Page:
This the fourth part of my suggestions for a site redo/site refresh. Part one is at http://seodamian.wordpress.com/2011/10/23/site-redo/
Part two is Here
Part three is Here
The Illinois Main Street Alliance (IMSA), is one of the organizations I am working with. This is a small business association with chapters across the country representing actual main street or real small businesses. The US Chamber of Commerce being more focused on large corporations (based on who is on the board, and amount of donations and how it lobbies). So as a small organization, it has a limited budget and resources. Most are volunteered with limited technical expertise.
Recently, I was asked for some input as to what would I do to improve its website.
Not knowing the answers to the core questions asked in part 1 makes recommendations a challenge. But here are some suggestions for new sections to add to the site:
- Create an section of an archive of newsletters.
- Accountability section:
- This could list a variety of different elected officials, and map out their voting history on those bills that are for or against our standpoint. There are a variety of tools that can be used to assist with this (most are free) from Google Maps (for listing legislative officials districts) to MegaVote by Congess.org
- This section could also link to the different campaign donation sites and draw analysis on where our elected officials are getting their money from and how it’s working or not working in our best interest.
- Jobs section
- This could be an area to list jobs. This section has the opportunity to be a traffic generator because jobs always ranks well within Google and there are number of search engines that go through an aggregate job postings from across the Internet. It may be a way to bring in more individual participants that are looking for work as a way to plug into our system, as well as increasing our credibility and economic power within the state.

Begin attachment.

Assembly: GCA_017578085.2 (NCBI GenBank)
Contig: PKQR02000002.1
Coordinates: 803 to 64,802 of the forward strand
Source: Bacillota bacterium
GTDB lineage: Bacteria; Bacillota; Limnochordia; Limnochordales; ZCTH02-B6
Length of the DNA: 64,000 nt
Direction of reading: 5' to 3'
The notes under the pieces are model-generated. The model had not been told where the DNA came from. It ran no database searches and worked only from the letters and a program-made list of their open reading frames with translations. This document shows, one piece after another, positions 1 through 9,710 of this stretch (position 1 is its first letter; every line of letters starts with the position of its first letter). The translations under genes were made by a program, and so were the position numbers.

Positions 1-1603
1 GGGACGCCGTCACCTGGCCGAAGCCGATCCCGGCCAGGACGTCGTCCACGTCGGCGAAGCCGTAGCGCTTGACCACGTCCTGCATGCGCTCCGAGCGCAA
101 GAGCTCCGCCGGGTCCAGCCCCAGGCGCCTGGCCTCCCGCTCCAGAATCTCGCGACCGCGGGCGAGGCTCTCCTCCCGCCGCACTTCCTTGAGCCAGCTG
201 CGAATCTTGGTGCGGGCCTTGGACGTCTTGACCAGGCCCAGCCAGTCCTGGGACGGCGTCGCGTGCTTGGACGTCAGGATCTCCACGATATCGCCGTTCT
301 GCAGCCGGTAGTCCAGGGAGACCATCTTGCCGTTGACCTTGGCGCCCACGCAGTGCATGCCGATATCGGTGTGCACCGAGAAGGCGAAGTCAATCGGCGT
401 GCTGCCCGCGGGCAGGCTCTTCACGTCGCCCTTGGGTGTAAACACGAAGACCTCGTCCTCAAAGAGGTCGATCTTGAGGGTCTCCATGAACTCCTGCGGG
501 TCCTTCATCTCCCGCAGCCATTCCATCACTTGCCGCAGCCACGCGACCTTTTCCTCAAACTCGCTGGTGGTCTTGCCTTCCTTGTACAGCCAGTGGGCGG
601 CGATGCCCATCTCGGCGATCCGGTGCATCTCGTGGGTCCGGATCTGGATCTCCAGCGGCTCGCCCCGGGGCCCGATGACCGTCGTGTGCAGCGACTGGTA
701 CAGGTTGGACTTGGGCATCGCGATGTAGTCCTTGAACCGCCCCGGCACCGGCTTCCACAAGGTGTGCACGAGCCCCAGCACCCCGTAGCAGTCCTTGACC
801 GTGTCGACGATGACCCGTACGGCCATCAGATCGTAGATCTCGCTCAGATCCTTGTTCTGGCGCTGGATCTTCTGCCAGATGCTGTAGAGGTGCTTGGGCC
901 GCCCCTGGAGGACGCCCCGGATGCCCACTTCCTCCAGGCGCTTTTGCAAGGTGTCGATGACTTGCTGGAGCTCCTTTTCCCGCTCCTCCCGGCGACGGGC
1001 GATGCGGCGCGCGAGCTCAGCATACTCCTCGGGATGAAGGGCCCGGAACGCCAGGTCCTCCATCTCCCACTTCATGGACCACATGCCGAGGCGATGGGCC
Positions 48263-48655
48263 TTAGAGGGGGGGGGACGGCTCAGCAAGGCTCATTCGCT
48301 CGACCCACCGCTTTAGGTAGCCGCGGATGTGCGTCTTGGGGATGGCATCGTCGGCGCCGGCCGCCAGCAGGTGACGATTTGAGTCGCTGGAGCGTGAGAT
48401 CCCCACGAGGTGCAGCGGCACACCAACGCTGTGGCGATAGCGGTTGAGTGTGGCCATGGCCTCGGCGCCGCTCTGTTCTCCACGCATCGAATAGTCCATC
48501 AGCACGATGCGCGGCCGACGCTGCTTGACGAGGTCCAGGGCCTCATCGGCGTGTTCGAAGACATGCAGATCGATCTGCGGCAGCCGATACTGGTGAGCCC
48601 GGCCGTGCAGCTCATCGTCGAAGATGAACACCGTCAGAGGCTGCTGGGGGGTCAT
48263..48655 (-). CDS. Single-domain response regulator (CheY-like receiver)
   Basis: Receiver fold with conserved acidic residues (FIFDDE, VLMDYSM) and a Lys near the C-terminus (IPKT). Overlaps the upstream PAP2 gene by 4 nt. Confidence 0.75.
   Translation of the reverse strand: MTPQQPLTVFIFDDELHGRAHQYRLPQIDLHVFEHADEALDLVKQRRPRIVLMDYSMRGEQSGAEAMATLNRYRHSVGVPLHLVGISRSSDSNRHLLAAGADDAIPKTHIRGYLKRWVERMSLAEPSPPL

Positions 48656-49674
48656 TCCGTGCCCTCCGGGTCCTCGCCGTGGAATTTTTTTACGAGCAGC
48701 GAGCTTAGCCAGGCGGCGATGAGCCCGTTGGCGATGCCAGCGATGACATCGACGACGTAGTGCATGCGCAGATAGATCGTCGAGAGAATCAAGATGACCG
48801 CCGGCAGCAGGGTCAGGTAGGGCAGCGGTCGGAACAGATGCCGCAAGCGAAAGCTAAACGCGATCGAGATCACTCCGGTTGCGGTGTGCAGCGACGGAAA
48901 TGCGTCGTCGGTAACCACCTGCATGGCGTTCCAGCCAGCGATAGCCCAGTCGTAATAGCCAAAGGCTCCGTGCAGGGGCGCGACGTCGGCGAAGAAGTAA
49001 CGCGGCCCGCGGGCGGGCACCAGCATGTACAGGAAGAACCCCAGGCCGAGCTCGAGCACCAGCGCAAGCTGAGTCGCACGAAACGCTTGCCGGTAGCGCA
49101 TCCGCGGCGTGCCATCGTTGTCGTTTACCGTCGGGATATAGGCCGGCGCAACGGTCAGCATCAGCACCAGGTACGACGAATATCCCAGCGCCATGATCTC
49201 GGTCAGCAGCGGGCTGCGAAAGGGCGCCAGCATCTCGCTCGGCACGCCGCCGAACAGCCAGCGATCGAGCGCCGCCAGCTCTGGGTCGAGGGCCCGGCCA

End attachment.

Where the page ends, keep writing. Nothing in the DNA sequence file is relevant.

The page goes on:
- This may be a free or paid system it may be a outside managed service or internally easy to create page listing. It probably should be edited or at least monitor to make sure that there aren’t a lot of ‘junk’ postings and it
- Editorial section. This could be a place where different leaders within IMSA can go share ideas and values to the community.
- Facebook reposting section – Have a section that allows us to repost everything that is being posted at the Facebook site. Currently Google is not indexing much of Facebook (Facebook’s decision), so the good content, discussion and ideas shared there can not be found elsewhere.
- Create a white paper section. This allows us to post the various content we have had and shared with the press and legislatures in the past. It provides both context and background. It also makes it easier for others including Google to understand our expertise and depth of understanding on the topic.
- Create a press release section. This section needs to include both the PDF of the press release as well as the text of the press release. Ideally, this could be historical, going back to the beginning of IMSA.
- Discussion board section
- This section would be a good area for us to be able to have a’members only’ or ‘leadership only’ discussions and share the conversation back and forth rather than going in continuing to use just the e-mail post back and forth. This could also be a section to go through and post if we wanted to recordings of her conference calls today again we can allow others that were unable to attend a conference call to hear the actual conversation from those conference calls.
- This area could also have conference call minutes that John typically collects and sends out after each conference call. They could be posted here as an easy resource for those to find all those discussion threads in one place.
What other ideas do you typically start with when doing an informational/community site redo/refresh? Join in the conversation below with your comments.